“Ovarian cancer is not a cancer that individuals are necessarily familiar with,” says Elizabeth Howard, chief executive officer of the Ovarian Cancer Research Fund (OCRF). As a result, “women are quite taken aback when they are told they have [the disease].” Added to the trauma of the unexpected diagnosis for many women, Elizabeth says, is the discouraging news that the disease has already progressed to an advanced stage because there is no method of early detection. In the face of these challenges, OCRF strives to offer a powerful antidote: hope.
Founded in 1994 by Sol Schreiber following the death of his wife, Ann, OCRF is the largest ovarian cancer–specific research fund in the United States. Having awarded its first research grant in 1998, the organization has since provided $33 million in funding to 138 researchers at more than 40 institutions. “Our focus is on research,” says Elizabeth. “There are other organizations that work to educate women about this disease, but OCRF is the leading organization dedicated to finding a cure for it.”
To that end OCRF raises funds through events—including the signature “Super Saturday” (a fashion-forward event created by the late Liz Tilberis, former Harper’s Bazaar editor, who served as president of the OCRF board for three years)—and through private donations. Funds raised are directed toward “the most innovative, creative, and promising research” by OCRF’s Scientific Advisory Committee, which comprises 11 of the country’s leading gynecologic oncologists. “We are proud that our support has helped launch the careers of so many leaders in the field,” Elizabeth says. “Our mission is to continue to raise the level of support and awareness of this disease so that we can raise more funds for research.”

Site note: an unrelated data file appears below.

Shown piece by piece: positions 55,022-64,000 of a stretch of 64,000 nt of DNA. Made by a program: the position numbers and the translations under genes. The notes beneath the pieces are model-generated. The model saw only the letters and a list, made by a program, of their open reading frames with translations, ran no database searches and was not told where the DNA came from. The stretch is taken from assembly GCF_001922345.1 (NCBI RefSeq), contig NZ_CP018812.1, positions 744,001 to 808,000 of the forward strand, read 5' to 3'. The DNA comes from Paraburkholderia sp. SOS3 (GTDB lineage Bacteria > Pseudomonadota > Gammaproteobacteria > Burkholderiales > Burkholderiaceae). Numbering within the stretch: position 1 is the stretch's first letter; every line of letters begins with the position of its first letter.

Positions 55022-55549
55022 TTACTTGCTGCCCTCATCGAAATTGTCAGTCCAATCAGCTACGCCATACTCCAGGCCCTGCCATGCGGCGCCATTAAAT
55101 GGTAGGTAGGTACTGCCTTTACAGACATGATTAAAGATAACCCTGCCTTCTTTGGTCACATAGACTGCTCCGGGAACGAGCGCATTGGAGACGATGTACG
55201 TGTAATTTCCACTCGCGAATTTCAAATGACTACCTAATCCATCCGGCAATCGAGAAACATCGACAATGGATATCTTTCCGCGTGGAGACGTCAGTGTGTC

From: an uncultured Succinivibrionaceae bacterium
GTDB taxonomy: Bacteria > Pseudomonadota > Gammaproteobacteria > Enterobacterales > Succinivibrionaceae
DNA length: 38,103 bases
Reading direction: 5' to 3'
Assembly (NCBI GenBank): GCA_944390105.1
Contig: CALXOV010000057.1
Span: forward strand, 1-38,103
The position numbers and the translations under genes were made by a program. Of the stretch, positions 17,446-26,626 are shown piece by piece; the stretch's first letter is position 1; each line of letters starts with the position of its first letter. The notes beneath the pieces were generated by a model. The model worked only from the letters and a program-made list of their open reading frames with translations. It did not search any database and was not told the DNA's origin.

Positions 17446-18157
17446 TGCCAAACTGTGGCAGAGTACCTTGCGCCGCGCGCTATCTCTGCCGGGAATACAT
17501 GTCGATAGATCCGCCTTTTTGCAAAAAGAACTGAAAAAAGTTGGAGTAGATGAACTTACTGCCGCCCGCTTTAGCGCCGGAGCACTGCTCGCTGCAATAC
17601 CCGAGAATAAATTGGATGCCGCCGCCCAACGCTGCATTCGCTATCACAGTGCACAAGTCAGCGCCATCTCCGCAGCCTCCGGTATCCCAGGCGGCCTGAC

OCRF is currently funding projects that include, among others, research into the biology of ovarian cancer with the goal of identifying new targets for treatments, study of the immune system’s response to ovarian cancer, and the development of novel therapies and vaccines. The organization also serves survivors and their families by providing online educational information about ovarian cancer and survivor stories at www.ocrf.org. In these critical ways, says Elizabeth, OCRF strives to make a difference: “We fund hope,” she says. “We are working to fund research that will allow ovarian cancer to be diagnosed at an earlier stage so that it can be eradicated from women’s lives. Along the way, through our journey, we offer support and encouragement for women and their loved ones.”